“Our fatigue is often caused not by work, but by worry, frustration and resentment” - Dale Carnegie
I still remember the week after my first round of chemo and radiation, wondering why so many cancer patients described the treatment experience as feeling like the life was being slowly drained out of them. I still had tons of nervous energy, all of my hair and the ability to taste my food. In between appointments, I was busy reporting to work and pulling my fair share. What was all the fuss about? Surely this vampire effect was a myth born from scary stories told by survivors with warped senses of humor.
Then, after the second round, it hit while I was cutting the grass. It was as if someone had pulled the plug and the clear thought in my mind was, “This lawn is going to kill me.”
It makes perfect sense to me now that exhaustion is one of the byproducts of cancer treatment. As blood counts drop, cells die, and the mental stress and strain builds, the vital energy force no longer flows like a raging river—it has all the power of a dripping faucet.
Having just enough energy to sit in front of my computer, I was able to Google the experience and was not surprised to learn that it had a name. According to the Mayo Clinic, Cancer Related Fatigue, CRF, “... usually described as feeling tired, weak or exhausted, affects most people during cancer treatment. Cancer fatigue can result from the side effects of treatment or the cancer itself.”
There are myriad resources available to help those patients experiencing CRF and I found many of them helpful. What’s not as talked about is the exhaustion that comes from living after cancer treatment. Factors that impact what I call “survivor related fatigue,” SRF, include:
Being tired of living with the anxiety of follow-up appointments.
Being tired of the chronic aches and pains that result from surgery, chemo and radiation therapies.
Being tired of having to keep worries about cancer’s return in their mental cage.
Being tired of the news of others who have “lost their battle with cancer.”
Being tired of being tired.
Additionally, as survivors we’re often pushed to enter a race against cancer. Whether it’s a sprint to a cure, or a competition to live life to the fullest before hitting the finish line, it’s a wearisome task that can leave one wondering, “Is this what survivorship is all about?”Paradoxically, one of the prescribed methods for dealing with CRF is to stay active. Despite the desire to crawl under the covers until the cancer storm blew over, I found that even short walks with one of our dogs did, in fact, counter the walking-dead sensation.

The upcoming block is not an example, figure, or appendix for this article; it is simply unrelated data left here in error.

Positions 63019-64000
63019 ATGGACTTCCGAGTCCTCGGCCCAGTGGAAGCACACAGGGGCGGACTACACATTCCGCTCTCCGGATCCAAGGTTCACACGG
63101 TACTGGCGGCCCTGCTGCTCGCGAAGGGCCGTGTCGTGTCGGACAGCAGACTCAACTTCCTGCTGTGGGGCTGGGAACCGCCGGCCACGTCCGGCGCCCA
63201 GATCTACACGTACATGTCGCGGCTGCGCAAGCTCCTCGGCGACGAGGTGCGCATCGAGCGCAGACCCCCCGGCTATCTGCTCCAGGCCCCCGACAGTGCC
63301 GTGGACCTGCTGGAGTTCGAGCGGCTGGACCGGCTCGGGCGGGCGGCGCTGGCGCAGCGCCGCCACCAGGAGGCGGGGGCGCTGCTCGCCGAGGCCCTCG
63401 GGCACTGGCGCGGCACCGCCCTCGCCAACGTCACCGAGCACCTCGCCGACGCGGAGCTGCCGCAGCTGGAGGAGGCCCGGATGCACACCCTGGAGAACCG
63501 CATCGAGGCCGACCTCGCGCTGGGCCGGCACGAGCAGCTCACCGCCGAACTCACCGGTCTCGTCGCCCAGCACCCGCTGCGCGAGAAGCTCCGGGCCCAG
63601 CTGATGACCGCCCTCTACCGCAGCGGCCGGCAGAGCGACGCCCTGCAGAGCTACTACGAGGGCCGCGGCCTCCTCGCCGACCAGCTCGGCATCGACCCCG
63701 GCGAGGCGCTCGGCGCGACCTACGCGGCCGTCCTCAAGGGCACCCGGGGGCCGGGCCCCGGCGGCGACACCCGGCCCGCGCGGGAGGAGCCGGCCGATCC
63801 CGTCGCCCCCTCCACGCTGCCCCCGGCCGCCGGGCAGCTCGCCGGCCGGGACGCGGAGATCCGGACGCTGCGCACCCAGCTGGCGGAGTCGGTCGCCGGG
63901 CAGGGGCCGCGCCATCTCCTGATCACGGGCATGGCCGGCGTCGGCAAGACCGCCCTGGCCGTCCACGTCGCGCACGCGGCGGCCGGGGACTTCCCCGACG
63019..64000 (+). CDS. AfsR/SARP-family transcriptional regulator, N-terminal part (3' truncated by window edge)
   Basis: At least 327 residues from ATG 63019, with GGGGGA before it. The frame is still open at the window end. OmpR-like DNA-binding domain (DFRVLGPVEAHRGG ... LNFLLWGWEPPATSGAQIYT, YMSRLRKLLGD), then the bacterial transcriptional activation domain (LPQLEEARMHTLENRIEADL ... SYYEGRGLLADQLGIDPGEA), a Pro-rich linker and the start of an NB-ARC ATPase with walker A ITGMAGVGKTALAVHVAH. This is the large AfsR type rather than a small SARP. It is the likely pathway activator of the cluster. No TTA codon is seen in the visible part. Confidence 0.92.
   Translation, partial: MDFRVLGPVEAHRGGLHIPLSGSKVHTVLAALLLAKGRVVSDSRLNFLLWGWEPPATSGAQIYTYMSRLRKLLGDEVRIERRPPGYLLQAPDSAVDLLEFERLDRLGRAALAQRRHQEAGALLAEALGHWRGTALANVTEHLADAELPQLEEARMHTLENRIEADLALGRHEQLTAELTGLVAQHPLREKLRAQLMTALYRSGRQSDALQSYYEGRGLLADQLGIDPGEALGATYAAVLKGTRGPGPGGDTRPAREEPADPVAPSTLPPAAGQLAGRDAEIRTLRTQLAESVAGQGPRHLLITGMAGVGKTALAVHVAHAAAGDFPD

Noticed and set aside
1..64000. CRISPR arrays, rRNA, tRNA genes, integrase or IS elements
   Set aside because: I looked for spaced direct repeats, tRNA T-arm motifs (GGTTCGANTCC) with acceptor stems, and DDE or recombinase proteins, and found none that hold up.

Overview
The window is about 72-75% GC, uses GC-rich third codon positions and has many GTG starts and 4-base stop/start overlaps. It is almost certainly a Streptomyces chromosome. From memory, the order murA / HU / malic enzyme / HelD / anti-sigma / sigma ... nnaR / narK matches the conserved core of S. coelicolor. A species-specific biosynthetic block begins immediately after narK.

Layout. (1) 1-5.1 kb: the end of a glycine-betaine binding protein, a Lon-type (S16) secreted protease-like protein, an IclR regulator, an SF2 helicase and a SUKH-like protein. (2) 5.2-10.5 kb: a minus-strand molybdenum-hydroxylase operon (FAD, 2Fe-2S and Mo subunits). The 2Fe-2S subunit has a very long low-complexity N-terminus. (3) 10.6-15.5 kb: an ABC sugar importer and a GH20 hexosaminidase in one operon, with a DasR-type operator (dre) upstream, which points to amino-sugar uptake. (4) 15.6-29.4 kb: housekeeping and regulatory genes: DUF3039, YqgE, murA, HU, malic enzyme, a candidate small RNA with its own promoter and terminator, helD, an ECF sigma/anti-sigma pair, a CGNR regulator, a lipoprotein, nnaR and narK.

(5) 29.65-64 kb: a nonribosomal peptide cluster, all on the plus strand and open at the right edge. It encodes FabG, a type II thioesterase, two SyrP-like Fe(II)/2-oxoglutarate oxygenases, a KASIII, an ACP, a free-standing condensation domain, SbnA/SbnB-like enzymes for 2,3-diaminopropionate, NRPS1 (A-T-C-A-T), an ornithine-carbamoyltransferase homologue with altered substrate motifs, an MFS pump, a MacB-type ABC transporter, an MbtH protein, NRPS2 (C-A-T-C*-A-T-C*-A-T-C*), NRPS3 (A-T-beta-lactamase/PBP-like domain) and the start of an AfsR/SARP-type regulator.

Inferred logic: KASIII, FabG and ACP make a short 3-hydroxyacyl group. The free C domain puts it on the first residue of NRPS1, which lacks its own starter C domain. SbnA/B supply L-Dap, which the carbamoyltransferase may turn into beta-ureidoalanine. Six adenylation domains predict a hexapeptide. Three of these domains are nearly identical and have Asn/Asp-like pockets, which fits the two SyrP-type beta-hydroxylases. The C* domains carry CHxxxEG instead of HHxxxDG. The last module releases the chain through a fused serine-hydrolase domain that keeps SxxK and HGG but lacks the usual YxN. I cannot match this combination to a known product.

I’ve found that SRF, on the other hand, is best handled with a compassionate slowing down and learning the art of allowing over forcing, of sensing overthinking. This is not an effort to control the mind or taking on denial as a primary coping skill. This is the practiced effort of being a witness to events—the interested aware presence behind whatever is taking place. The image is that of sitting on the banks of the raging river and resisting the urge to jump in.
While CRF is a product of our physiology, SRF is has its roots in our psychology. Attention is the currency of the mind. When we focus on suffering and loss, we overdraw our reserves, risking mental and emotional bankruptcy. Shifting our awareness and becoming wise investors, not in the future but the present moment, provides a rest stop along the cancer recovery route. Turning our attention toward healing and recovery turns the trivial to meaningful, the minutia to the grandeur, renewing and restoring depleted resources. That this can all be done while sitting silently is good news for the cancer-weary among us.
Here is a brief restorative practice that I was able to use even while lying on the radiation table:
With eyes closed, bring the attention to the flow of breath in and out of the nose or mouth. If a physical sensation arises, let your attention stay there until it is no longer predominant, then return to breath. If thoughts arise, let attention rest there and then return to breath. Take a slow deep breath in to the count of four. Hold the breath for the count of four, and then release the breath to the count of four. Repeat for a series of four cycles and then rest the attention on whatever you are noticing at the moment.
How about the tendency to overdo. Yesterday. I fully took cae of my 30 shihtzu and i was up all nite with terrible pain in my leg and I am on morphine for pain. I just finished 3 rounds of taxol and get 3, weeks off now im just depressed. I finally had the energy but failed. I know it was too much to hope for but still I want to be me again if only for 3 weeks
I was diagnosed with Pancreatic Adenocarcinoma stage 2B 2-23-2015. I had two kinds of chemo, whipple surgery, and radiation with chemo. I was declared in remission on 3-25-2016. I am so glad this article was written to validate all of my SRF feelings. I find myself crying a lot just from the worry of it coming back. I still have back pain which was my first sympton before I knew about the cancer. I am seeing a wonderful therapist to help me get through these feelings of doom that the cancer will come back. I almost feel like this part is worse than the actual treatment. It is hard for friends and family to understand because they think that because I am in remission I am done and should feel happy.
I am a survivor of matastic melanoma. Immunotherapy with the drug Keytruda has reduced my tumors and I am in remission. My last infusion was in December 2015. Very little side effects with this drug......except for fatigue. I too thought I should be ecstatic about my "cure" and get right back to my strong energetic self. That has not been the case and I had no ides I was experiencing "survivor fatigue". Thank you for this article. The list of "tireds" is right on target. I am feeling validated! Chris
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